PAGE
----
It must be a hell of a feeling when your skin, ideas, and presence become a golden ticket of Willy Wonka proportions in life. It must be nice to not only create the rules, systems, and standards but to actually be “the standard”. It is utterly astonishing when you can be given the space and grace to be both tone-deaf, ignorant, a disaster, and human all while stumbling towards what seems to most of your counterparts as you “trying to be a better person”. The memo I missed in all of the years I have spent explaining everything from my disposition to why I was worthy of equal treatment is the people; white people in specific did not care. We don’t even penetrate their aura even slightly.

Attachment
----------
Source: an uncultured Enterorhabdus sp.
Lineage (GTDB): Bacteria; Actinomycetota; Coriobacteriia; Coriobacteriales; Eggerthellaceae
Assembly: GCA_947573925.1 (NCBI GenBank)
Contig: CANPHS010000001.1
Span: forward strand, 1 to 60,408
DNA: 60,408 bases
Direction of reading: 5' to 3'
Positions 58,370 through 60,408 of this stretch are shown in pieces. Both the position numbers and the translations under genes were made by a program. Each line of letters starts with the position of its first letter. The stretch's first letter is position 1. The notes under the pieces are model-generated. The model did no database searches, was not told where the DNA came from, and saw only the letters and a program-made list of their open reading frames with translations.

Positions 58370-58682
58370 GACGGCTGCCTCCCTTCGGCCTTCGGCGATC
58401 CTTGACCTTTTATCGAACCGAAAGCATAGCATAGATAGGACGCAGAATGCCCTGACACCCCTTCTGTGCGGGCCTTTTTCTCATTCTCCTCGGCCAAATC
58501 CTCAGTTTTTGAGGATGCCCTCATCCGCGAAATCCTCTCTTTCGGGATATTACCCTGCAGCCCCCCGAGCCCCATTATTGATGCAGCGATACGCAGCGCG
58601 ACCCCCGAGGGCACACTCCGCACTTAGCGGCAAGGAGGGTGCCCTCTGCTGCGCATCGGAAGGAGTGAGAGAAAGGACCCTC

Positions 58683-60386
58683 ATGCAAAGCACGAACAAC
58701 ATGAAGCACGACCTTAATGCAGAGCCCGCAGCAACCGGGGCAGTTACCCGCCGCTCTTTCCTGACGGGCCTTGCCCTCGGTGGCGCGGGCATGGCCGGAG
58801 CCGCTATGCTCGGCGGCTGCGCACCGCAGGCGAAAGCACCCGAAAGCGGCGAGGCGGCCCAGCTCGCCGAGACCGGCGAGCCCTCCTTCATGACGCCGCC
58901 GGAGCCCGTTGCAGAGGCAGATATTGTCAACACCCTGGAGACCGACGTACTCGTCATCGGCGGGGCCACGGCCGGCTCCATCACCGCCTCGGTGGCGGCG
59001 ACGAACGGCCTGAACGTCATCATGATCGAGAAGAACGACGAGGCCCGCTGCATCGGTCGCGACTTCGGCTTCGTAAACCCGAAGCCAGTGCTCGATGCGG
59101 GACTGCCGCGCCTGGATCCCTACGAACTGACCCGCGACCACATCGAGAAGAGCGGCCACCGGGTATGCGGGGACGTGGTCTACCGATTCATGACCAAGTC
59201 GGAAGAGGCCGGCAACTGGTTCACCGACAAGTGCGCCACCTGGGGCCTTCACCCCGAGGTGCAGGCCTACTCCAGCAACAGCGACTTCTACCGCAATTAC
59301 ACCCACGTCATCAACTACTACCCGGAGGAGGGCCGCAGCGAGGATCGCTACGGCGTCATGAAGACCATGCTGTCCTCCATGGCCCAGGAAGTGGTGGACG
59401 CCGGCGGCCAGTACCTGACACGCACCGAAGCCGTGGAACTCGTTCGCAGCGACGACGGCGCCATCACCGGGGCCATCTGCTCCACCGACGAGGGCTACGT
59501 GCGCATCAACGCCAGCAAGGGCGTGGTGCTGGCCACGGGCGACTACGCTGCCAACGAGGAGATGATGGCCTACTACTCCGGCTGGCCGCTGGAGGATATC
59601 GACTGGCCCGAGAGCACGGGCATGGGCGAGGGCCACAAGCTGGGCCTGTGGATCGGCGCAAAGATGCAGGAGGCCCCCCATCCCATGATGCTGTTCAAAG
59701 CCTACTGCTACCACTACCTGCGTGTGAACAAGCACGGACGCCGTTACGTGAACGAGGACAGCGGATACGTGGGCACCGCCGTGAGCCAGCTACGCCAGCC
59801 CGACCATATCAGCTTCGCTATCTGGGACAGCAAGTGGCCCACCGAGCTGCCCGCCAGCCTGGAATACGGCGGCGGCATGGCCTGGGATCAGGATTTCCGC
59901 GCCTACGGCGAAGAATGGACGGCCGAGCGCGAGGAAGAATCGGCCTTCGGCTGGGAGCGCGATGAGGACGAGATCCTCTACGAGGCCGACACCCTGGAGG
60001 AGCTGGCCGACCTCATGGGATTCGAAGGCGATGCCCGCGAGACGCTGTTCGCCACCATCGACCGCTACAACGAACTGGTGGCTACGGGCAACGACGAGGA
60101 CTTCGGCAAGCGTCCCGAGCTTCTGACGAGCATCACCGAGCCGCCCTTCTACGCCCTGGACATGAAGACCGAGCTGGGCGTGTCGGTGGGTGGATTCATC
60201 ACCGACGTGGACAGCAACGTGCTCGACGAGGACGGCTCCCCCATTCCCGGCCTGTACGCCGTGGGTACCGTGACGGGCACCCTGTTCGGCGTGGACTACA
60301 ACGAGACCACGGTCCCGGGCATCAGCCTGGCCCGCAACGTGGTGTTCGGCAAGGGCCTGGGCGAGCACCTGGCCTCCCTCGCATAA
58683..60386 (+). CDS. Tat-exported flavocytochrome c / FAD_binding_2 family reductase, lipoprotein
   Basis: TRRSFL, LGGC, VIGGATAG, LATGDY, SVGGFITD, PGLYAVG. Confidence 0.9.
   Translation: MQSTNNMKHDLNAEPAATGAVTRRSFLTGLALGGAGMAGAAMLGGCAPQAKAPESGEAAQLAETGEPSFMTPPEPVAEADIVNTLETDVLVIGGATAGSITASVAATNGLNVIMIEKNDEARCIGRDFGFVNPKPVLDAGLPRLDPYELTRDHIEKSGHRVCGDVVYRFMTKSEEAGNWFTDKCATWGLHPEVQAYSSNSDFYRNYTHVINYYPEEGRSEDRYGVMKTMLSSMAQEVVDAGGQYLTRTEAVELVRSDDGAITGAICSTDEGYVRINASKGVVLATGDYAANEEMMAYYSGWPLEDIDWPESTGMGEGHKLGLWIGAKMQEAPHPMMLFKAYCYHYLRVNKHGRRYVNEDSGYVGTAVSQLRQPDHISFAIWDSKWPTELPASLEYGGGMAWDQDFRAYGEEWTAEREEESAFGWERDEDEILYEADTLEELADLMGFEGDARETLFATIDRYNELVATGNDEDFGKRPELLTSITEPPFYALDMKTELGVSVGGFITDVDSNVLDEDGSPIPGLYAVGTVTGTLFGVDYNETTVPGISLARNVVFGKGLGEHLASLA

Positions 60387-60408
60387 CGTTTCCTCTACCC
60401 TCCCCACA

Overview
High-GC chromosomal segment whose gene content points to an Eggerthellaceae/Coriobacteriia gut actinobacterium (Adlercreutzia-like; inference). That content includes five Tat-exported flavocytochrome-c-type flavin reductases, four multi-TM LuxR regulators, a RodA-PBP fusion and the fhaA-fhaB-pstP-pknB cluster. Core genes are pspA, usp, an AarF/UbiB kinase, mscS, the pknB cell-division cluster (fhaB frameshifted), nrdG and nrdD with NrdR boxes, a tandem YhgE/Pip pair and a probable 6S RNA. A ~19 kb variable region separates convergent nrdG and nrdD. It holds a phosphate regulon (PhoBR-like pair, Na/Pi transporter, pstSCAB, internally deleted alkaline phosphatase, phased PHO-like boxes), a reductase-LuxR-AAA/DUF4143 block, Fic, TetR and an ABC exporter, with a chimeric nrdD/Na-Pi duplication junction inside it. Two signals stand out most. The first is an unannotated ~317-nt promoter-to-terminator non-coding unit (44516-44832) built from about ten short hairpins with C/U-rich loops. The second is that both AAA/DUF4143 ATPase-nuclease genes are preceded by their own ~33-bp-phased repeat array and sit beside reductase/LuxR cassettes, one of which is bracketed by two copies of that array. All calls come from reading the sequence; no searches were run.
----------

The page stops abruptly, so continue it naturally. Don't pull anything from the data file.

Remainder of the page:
We (people of color) have spent every waking hour of our existence trying to be perfectly-packaged and poised for a people who don’t really care one way or another about us. Yes, there are a few who genuinely care, but at scale, most white people are happily trotting along in their very monochromatic world where they get to choose amnesia daily about the way they choose to participate and show up in the world. This is the same world and society where being a person of color is synonymous with responsibility, accountability and being of moral character 24/7/365 or at least that is the expectation. There was a time that I wished for a single day where I could have white powers, the kind that gave me the license to screw people over, engage boldly in a debate over the black experience and then play the victim when I realize I am in over my head, create laws and systems that enslaved (and currently enslave) people, the ability to appear smarter and more capable (even though on paper I wasn’t worth a damn) and still get ahead anyway, the audacity to tell people how to feel, speak, and present such that they would do anything from applying harmful chemicals to their hair to make it more presentable to suffocating entire cultures of people so their language reverberated in just the right frequency that could only please my senses. I realized after evaluating these “white powers” that there was absolutely no honor in that life, so black power it was for me and it has served me quite well.